Re: Childless relationships
June 08, 2013, 11:57:27 PM
There is also another possibility: Mystical union.

I see most relationships in terms of complementary halves. The partners fit together to form some sort of spiritual, psychic and (in the case of children) physical whole.

Dysfunctional people tend to have dysfunctional partners (and sadly: Dysfunctional offspring), just as healthy people have healthy better halves.

This also goes for childless relationships. Love doesn't necessarily need a 'reason' - not one we can always comprehend, at least.

Re: Childless relationships
June 10, 2013, 04:05:33 AM
How would you define metaphysical love as removed from any other conception of love?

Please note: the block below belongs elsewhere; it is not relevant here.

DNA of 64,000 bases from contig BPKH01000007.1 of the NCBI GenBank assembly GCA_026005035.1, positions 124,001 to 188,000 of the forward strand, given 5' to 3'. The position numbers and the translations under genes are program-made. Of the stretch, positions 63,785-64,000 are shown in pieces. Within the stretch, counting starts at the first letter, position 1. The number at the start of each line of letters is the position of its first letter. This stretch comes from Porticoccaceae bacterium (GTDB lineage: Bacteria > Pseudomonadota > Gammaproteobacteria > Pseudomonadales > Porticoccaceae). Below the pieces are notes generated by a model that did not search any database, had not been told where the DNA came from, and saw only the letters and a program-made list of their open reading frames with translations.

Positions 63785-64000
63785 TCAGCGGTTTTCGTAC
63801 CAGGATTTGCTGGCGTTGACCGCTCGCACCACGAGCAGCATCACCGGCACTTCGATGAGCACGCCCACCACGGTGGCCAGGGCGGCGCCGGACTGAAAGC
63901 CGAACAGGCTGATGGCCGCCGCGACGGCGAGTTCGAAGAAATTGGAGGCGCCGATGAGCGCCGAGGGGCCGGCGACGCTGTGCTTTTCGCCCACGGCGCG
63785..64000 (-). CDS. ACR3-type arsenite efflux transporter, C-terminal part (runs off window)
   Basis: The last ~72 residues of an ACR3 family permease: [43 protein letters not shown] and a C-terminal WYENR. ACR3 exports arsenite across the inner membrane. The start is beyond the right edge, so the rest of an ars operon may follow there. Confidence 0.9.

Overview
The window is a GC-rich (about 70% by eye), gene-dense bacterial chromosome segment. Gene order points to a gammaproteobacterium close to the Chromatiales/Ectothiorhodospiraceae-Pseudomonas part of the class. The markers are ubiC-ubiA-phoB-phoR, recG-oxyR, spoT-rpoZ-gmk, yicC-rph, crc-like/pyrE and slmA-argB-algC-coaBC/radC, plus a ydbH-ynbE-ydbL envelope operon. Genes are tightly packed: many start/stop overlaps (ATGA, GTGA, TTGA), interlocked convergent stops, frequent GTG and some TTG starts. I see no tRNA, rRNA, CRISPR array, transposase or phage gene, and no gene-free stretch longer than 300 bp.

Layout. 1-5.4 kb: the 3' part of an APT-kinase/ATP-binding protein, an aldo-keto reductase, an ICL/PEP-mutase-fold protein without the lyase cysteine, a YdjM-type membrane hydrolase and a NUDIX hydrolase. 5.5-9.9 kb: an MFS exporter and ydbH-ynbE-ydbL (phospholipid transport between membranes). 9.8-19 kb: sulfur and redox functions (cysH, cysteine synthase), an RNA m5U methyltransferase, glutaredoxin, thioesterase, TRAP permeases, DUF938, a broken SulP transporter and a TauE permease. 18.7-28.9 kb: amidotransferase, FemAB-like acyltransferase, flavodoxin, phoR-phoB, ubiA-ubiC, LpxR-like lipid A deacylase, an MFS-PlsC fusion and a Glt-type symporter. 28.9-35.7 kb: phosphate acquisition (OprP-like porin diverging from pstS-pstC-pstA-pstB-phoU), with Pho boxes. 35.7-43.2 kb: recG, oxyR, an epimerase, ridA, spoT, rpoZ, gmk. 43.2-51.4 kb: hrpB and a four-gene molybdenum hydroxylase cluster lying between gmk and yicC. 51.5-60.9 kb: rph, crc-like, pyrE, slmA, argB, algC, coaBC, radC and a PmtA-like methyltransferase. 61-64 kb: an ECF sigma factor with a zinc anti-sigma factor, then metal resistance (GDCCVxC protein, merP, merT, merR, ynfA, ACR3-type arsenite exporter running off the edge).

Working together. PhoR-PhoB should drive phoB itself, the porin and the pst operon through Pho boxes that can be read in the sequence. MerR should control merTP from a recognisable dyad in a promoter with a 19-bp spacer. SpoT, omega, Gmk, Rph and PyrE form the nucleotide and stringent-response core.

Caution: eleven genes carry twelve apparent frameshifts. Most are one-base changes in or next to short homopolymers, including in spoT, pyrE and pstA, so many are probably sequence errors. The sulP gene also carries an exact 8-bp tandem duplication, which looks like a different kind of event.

From my observations, “love” can only be viewed in a holistic sense. “Procreation” cannot be taken as an end in itself and should only be valued in terms of the relative functionality of that progeny. Without the right foundation i.e. level-headed and functional parents (that are in love), the child is already at a biological and environmental predisposition to a dysfunctional life. Not that this can't be overcome.

On the other hand, this is modern times we’re talking about, the age of the great kali-yuga mind-body-soul fuck, so maybe the right answer is to turn the other cheek and join the party while it lasts !

Re: Childless relationships
June 10, 2013, 09:08:15 AM
From my observations, “love” can only be viewed in a holistic sense. “Procreation” cannot be taken as an end in itself and should only be valued in terms of the relative functionality of that progeny. Without the right foundation i.e. level-headed and functional parents (that are in love), the child is already at a biological and environmental predisposition to a dysfunctional life. Not that this can't be overcome.